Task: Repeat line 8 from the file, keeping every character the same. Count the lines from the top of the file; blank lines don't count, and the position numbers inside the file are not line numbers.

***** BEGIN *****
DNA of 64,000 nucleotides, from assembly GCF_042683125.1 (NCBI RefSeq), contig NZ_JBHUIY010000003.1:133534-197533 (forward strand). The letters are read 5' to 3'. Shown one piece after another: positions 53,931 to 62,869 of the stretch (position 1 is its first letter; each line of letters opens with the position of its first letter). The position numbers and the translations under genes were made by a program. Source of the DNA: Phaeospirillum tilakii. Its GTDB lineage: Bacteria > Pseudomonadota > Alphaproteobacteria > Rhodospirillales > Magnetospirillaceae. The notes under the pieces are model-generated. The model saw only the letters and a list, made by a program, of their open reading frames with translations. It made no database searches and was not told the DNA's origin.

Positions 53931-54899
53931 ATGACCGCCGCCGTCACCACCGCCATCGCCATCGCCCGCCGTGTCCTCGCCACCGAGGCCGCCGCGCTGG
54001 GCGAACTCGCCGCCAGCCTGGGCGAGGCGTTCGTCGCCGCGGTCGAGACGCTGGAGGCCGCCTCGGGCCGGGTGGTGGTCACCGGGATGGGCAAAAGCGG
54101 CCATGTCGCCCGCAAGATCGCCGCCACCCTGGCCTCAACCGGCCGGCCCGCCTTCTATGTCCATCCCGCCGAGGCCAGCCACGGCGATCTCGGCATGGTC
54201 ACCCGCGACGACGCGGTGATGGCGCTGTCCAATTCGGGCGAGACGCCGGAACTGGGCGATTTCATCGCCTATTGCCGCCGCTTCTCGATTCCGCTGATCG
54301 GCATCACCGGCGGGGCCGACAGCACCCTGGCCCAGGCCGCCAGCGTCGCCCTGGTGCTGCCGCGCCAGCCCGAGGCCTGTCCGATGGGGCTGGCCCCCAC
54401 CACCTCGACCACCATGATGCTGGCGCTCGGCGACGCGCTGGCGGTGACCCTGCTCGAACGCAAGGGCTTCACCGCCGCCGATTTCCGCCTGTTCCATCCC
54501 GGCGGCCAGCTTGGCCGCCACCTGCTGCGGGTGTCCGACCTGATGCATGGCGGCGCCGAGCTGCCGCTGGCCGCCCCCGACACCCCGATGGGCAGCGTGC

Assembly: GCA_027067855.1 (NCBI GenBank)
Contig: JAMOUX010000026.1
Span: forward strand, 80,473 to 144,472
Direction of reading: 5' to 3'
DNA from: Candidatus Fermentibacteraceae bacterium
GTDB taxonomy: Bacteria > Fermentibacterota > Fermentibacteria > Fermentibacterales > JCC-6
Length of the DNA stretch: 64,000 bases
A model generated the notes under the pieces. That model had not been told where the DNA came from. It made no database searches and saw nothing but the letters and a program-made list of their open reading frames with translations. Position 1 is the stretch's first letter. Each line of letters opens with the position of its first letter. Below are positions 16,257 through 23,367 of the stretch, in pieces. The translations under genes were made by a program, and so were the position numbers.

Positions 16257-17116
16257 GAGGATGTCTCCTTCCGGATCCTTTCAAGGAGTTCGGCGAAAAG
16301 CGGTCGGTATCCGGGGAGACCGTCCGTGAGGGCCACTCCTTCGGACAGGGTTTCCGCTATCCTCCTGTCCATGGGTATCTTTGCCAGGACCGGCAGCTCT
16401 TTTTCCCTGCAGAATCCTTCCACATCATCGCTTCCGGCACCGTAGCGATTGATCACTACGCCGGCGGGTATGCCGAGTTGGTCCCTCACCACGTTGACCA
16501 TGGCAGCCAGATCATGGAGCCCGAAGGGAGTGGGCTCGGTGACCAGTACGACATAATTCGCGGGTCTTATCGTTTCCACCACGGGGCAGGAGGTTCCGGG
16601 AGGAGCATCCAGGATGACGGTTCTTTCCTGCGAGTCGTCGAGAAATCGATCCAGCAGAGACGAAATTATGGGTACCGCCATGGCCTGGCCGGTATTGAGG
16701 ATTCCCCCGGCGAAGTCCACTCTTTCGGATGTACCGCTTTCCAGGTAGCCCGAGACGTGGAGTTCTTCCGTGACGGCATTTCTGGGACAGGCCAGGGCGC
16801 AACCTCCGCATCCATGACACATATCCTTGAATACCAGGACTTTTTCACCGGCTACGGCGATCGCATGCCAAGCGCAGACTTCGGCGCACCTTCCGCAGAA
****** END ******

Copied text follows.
54401 CACCTCGACCACCATGATGCTGGCGCTCGGCGACGCGCTGGCGGTGACCCTGCTCGAACGCAAGGGCTTCACCGCCGCCGATTTCCGCCTGTTCCATCCC